9. Sweat! Saunas and exercise are a good way to sweat.
  10. Assist your lymphatic system – Use a body brush every day to stimulate your lymphatic system and help move lymphatic fluids. You can also lymphasize, which is a way to stimulate lymphatic drainage, ridding your body of toxins, wastes, trapped protein, bacteria, and viruses.  What do you need to do?  Jump on a mini-trampoline — this is called rebounding.  This creates an ideal condition for cleaning the cells.  The vertical acceleration and deceleration help the cells squeeze out waste.

 

References:

https://www.medicalnewstoday.com/articles/305075.php

https://www.medicinenet.com/liver_anatomy_and_function/article.htm

 

This Week on The Health Hub…The Toxic Home with Dr. Robert Brown

Rob Brown, M.D.’s blended perspective of healthcare and wellness comes from his conventional career as a physician along with a deep rooted passion for wellness and spiritual exploration. As a radiologist, Dr. Brown has studied the health of over 300,000 patients and has come to the conclusion that wellness is optimally achieved by limiting daily exposure to environmental stressors and giving the body time and a place to heal from daily wear and tear.

 

Learning Points:

  • What are the most common sources of toxic exposure in today’s world?
  • What are recommendations for limiting daily exposure?
  • What are some of the “proven” health effects associated with exposure to electromagnetic frequency?

 

Dr. Winnie Siu this Week on The Health Hub

This Week on The Health Hub

Environmental Medicine Specialist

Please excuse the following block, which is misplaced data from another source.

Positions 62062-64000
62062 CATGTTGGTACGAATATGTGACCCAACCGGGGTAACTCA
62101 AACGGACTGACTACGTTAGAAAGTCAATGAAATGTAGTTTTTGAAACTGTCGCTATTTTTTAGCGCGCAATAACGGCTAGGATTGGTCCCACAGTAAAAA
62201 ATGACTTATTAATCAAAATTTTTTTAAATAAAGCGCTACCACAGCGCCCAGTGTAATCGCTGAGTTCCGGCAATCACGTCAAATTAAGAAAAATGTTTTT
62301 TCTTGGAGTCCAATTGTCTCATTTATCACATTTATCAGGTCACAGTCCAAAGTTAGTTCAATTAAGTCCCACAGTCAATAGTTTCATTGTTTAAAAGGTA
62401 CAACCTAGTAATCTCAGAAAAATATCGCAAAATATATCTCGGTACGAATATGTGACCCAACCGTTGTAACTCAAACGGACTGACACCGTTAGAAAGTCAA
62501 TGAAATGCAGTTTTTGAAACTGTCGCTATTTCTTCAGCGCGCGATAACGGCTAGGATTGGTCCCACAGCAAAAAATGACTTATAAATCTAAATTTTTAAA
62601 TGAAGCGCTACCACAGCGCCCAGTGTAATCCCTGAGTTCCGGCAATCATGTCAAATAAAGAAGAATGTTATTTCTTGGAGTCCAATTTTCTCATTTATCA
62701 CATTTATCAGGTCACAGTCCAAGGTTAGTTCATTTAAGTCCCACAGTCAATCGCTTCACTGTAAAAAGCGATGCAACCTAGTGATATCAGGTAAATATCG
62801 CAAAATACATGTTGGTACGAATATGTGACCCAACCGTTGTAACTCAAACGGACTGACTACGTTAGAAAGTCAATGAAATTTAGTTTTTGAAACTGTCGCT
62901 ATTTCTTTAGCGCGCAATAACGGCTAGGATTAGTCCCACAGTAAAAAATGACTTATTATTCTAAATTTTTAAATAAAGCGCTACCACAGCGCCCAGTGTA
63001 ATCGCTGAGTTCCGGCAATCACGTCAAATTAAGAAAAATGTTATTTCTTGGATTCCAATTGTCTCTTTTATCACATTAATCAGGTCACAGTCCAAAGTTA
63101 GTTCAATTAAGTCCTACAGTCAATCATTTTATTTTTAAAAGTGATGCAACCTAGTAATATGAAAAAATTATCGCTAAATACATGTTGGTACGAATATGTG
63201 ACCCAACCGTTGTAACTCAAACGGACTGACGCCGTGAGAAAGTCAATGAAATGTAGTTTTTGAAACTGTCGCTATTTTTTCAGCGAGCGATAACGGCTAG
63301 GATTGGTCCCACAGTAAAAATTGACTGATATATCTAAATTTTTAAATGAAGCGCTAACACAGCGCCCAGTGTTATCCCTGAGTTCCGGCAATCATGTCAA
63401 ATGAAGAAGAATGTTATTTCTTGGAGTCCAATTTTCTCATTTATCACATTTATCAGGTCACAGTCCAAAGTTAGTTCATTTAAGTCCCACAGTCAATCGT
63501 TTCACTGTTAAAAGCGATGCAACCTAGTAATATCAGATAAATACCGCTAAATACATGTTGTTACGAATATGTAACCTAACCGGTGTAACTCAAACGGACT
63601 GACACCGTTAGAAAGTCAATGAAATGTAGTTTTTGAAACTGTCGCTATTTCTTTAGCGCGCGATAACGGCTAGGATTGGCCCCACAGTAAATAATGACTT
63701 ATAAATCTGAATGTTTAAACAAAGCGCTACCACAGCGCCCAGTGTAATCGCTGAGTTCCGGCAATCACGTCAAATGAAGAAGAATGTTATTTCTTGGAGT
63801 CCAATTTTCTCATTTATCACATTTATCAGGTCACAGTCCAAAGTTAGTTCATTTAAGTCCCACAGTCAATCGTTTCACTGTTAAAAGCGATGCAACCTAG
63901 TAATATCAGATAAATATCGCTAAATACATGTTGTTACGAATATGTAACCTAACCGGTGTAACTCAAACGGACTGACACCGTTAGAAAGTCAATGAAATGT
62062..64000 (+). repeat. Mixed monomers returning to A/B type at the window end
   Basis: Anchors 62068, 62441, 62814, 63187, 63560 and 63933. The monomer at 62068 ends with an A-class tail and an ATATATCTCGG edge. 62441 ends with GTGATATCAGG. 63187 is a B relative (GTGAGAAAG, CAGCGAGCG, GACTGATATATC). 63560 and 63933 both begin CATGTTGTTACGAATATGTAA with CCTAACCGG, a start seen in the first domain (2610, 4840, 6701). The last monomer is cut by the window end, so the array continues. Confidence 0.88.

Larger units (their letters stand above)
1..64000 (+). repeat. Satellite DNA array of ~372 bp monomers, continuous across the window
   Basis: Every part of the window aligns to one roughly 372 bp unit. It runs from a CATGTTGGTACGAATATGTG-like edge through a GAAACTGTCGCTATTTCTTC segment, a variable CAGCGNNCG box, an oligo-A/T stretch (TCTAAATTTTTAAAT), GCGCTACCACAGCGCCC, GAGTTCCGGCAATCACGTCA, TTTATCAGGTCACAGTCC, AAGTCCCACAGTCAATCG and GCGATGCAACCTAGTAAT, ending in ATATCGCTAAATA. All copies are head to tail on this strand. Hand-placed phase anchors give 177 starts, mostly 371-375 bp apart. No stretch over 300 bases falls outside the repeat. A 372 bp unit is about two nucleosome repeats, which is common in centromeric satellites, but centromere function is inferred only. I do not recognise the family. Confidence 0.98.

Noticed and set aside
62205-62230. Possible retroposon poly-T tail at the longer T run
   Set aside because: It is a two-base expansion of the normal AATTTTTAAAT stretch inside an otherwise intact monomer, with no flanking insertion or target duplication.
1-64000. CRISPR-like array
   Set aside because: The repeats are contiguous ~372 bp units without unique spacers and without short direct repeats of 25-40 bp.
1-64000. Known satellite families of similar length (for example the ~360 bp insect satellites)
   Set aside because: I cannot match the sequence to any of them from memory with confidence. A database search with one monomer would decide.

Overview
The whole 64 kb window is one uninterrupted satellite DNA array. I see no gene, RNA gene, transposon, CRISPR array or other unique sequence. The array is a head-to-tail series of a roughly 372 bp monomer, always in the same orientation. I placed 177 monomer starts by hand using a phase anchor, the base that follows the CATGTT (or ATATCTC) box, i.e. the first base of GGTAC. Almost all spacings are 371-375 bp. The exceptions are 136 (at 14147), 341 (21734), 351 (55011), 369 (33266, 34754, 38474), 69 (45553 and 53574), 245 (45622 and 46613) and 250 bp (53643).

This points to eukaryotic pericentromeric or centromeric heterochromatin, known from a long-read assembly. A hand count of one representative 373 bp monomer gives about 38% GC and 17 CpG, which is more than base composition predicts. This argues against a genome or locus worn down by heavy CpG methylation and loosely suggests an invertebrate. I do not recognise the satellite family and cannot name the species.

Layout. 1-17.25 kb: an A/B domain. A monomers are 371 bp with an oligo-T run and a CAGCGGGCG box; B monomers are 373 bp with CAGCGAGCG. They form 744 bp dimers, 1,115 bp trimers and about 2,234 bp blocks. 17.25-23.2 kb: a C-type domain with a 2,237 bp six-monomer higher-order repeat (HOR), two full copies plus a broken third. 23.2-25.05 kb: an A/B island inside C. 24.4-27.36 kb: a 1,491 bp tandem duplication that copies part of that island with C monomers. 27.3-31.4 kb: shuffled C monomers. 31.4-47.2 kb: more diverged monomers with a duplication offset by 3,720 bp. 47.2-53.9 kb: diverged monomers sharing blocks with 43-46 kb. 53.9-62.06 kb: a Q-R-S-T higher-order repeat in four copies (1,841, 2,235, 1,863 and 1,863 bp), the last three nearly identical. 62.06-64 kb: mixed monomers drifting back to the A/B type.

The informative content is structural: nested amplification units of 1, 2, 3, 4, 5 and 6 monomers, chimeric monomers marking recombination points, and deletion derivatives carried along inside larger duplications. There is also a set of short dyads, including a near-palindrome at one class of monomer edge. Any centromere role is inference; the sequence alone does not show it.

Dr. Winnie Siu

 

Dr. Winnie Siu, is a licensed Naturopathic Doctor taking an active stance to educate the public about ill effects of toxic chemicals in our food, water, body care, cosmetics and household products. Health problems caused by these chemicals range from asthma, allergies, chemical sensitivity, chronic fatigue, fibromyalgia, anxiety, depression, hormone imbalances & infertility, autoimmune conditions and even cancer.  

Dr. Siu received her medical training at the Canadian College of Naturopathic Medicine, is a member of the Ontario Association of Naturopathic Doctors (OAND) and the Canadian Association of Naturopathic Doctors (CAND). Prior to attending the Naturopathic medical school, she obtained a business degree from the University of Western Ontario.

Talking Points include:

  • What is Environmental Medicine?
  • What is “Toxic Body Burden”?
  • How can we rid our bodies of Environmental toxicities?

 

 Listen live or catch the podcast on iTunes and SoundCloud!

 


Every Tuesday from 11am -12pm I host The Health Hub, an interactive, forward thinking talk show on Radio Maria Canada.   Call, tweet or email your questions as together we explore health issues that are relevant to you from new and innovative points of view.